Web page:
Archive for May 2012
Effective July 1, the Pennsylvania Medical Assistance program’s HealthChoices mandatory managed care program will expand to seven new counties: Bedford, Blair, Cambria, Franklin, Fulton, Huntingdon, and Somerset. At the same time, the state’s ACCESS Plus Medicaid managed care program will cease operations in those same counties. Further information can be found in a May 25 Department of Public Welfare (DPW) Medical Assistance Bulletin, which can be found here.
Rates for primary care services covered by Pennsylvania’s Medical Assistance program will rise upon implementation next year of a new federal regulation recently published in draft form by the Centers for Medicare & Medicaid Services (CMS). Under the proposed regulation, Pennsylvania must pay Medicare-level rates for Medicaid-covered primary care services in 2013 and 2014. Medicare rates are higher for such services than Pennsylvania’s Medical Assistance rates, and under the proposed regulation the federal government, not the state, will pay for the difference between Medicare and Medicaid rates. This new policy was mandated by the Affordable Care Act. In addition to raising fee-for-service rates, Pennsylvania will be expected to revise agreements with its contracted HealthChoices plans to ensure that they, too, … Read More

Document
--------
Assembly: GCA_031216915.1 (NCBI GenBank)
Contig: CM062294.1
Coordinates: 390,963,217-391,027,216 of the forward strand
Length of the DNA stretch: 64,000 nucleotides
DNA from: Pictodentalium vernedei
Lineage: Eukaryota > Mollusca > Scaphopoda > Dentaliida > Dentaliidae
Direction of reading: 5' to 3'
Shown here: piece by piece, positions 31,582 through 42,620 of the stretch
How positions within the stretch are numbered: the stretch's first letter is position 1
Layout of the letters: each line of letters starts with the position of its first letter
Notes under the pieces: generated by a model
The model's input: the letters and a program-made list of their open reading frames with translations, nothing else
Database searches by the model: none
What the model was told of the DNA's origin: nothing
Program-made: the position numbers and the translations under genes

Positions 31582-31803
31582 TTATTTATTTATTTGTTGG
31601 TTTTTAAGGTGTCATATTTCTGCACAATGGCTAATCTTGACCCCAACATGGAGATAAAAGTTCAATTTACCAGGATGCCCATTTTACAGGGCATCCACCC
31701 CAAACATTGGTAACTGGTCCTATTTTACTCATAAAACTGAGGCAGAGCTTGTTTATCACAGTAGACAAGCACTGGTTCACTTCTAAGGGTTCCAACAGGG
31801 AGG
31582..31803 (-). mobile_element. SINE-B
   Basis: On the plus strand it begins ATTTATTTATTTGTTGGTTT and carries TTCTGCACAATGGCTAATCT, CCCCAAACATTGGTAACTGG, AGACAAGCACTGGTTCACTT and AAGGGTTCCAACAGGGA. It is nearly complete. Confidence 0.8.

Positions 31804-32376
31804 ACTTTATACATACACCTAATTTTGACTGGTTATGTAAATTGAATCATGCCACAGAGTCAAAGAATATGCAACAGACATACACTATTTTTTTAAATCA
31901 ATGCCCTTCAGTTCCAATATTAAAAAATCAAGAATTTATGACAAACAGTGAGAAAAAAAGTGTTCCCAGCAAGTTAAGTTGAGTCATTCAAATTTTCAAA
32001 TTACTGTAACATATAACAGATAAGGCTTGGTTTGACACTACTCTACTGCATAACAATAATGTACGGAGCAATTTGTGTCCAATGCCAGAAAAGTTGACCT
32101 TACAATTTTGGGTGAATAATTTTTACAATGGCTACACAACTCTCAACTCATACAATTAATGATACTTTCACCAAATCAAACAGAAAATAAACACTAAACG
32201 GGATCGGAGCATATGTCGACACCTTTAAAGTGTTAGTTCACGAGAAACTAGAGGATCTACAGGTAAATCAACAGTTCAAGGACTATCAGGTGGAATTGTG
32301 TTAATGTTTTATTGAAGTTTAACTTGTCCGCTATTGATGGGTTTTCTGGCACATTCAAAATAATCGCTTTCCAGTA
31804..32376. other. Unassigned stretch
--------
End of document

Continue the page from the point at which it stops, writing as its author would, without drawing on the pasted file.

The Pennsylvania Department of Public Welfare (DPW) has announced that it is expanding its use of telemedicine to serve the state’s Medical Assistance population. Telemedicine is widely considered an especially useful tool for serving rural patients. Under the new approach, the program will expand the types of medical specialists who may engage in telemedicine, remove the requirement that referring physicians participate in telemedicine consultations, and establish specific technologies for use in such consultations. DPW has issued a new Medical Assistance Bulletin presenting more information about its new approach. Medical Assistance Bulletin 09-12-31, 31-12-31, 33-12-30 describes the new program and outlines procedures for engaging in telemedicine consultations. This bulletin can be found here. A fee schedule and provider codes can be … Read More
Pennsylvania’s Medical Assistance program has unveiled plans to make greater use of telemedicine in the future. According to a news release from the governor’s office, the program will expand the types of medical specialists who may engage in telemedicine, remove the requirement that referring physicians participate in telemedicine consultations, and establish specific technologies for use in such consultations. Learn more about this Medical Assistance initiative by going here and reading the governor’s news release.
Ten years after the state Supreme Court instituted changes in how and where medical malpractice cases could be filed, the number of cases filed and the number of verdicts issued has declined. Currently, cases must be certified as having potential merit before they are filed. Also, plaintiffs must file in the county where the alleged malpractice occurred. Previously, those with weaker cases often filed in counties where juries are considered more lenient. Read more about how and why in this Pittsburgh Post-Gazette article.